Do you plan to tour India?

Not soon…. but I will be performing a couple of songs from this latest album at the launch.

Some composers in India have come out in the open against singers from across the borders who work in Bollywood – in your time, did you experience anything similar?

Honestly speaking, I have been coming to India since 1974. From then, till now – I haven't faced any of that. As a matter of fact, I have been welcomed with open arms. People have showered me with a lot of respect for me and my work. I haven't faced any  such harassment or been in a situation where people have said anything to me.

It's been a long time since you sang for Bollywood. Did you consciously choose to stay away? What is the reason behind this long gap?

There isn't any particular reason, but I think the main problem was – that I was living in another country- I was in Bangladesh. You know how the music industry works – you have to be present, and be constantly around. For instance, if a composer wants me to sing a song tomorrow – they'll have to first make arrangements, take permissions etc. So even though a lot of composers want me to sing and collaborate, and even though I am very keen, many people back off because the process of bringing in artistes from another country is tedious.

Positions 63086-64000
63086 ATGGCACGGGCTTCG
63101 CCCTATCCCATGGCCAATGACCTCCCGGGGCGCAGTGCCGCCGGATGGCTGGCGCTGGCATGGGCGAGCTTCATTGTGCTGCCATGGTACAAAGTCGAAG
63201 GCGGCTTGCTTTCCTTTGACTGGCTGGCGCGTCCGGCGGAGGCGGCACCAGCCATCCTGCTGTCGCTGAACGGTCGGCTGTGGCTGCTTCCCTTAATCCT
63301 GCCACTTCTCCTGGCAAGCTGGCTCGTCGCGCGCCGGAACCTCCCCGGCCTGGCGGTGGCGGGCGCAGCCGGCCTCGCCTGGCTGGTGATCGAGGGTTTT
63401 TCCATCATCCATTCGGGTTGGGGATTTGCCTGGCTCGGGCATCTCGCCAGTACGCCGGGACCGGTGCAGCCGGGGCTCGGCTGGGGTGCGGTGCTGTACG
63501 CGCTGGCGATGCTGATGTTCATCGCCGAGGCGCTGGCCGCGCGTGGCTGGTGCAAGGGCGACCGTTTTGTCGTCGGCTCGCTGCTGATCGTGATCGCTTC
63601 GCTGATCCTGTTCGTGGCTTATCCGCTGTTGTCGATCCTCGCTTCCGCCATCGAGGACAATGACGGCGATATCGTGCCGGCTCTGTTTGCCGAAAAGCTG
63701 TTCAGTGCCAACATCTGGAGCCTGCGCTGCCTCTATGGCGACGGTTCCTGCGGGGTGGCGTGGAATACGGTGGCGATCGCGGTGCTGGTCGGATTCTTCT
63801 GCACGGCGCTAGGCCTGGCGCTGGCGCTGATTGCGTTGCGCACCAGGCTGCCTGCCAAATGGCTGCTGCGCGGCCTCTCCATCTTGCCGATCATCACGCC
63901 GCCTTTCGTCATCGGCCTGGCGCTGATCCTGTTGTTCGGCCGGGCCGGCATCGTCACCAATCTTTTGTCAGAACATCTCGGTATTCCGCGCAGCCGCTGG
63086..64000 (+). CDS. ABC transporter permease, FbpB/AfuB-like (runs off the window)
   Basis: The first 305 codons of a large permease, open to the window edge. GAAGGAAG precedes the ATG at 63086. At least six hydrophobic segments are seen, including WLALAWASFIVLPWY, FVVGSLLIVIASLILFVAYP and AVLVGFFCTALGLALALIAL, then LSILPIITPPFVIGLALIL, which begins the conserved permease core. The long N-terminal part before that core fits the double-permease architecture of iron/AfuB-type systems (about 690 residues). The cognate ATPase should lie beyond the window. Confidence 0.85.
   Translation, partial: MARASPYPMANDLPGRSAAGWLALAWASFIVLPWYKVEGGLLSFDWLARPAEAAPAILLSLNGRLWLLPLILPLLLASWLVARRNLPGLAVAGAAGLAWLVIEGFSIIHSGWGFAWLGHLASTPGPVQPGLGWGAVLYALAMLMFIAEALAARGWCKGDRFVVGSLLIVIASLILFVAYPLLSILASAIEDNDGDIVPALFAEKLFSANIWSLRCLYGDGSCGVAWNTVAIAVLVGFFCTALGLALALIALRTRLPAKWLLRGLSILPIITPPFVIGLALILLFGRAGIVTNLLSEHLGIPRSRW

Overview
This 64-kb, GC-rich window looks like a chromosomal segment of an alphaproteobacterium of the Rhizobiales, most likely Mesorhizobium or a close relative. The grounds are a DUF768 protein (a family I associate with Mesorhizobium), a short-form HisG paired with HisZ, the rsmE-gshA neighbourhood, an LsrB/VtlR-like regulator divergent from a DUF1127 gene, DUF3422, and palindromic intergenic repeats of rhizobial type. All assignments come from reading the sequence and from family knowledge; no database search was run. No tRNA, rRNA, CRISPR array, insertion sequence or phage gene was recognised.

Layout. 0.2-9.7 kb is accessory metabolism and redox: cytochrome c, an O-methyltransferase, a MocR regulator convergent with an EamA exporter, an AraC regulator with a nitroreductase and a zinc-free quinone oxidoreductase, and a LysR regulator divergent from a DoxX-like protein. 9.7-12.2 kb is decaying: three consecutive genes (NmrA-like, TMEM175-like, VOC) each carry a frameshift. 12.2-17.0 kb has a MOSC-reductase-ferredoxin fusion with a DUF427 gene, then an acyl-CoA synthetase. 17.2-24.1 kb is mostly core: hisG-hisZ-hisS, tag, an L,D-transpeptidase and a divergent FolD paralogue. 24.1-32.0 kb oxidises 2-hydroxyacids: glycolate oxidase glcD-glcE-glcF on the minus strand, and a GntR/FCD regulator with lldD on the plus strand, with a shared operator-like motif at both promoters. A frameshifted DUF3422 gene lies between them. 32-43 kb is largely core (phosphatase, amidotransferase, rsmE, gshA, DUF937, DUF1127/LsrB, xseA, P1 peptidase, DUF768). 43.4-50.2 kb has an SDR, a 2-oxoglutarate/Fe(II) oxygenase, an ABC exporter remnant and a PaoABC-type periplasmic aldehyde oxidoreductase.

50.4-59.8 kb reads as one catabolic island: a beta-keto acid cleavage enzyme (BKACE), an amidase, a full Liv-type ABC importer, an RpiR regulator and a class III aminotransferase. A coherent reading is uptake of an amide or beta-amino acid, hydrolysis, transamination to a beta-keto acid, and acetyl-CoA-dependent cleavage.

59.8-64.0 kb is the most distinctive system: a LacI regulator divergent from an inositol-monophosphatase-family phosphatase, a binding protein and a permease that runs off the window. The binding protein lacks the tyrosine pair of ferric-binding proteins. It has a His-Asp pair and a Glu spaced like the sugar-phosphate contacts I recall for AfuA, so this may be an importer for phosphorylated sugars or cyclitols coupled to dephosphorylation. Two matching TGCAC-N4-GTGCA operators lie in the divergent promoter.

When I did playback and concerts in India things were very tough. There were a lot of permissions that had to be taken. Though now it has become a lot easier – I was probably one of the first foreign artistes to work in India – it was quite difficult at that time to come and go as and when I wanted – that's why there was this gap.

Do you tour frequently now?

Yes, I do a lot of concerts in Canada, America and the Gulf countries.

You are one of the few artistes to have sung for music industries in India, Pakistan and Bangladesh. How do you feel about this?

I think I am very privileged, and I am probably the only one to sing in all three countries of the subcontinent. I feel very honoured and privileged that I got the opportunity to work in these countries…

Send in your comments to: chirag.sutar@indiantelevision.co.in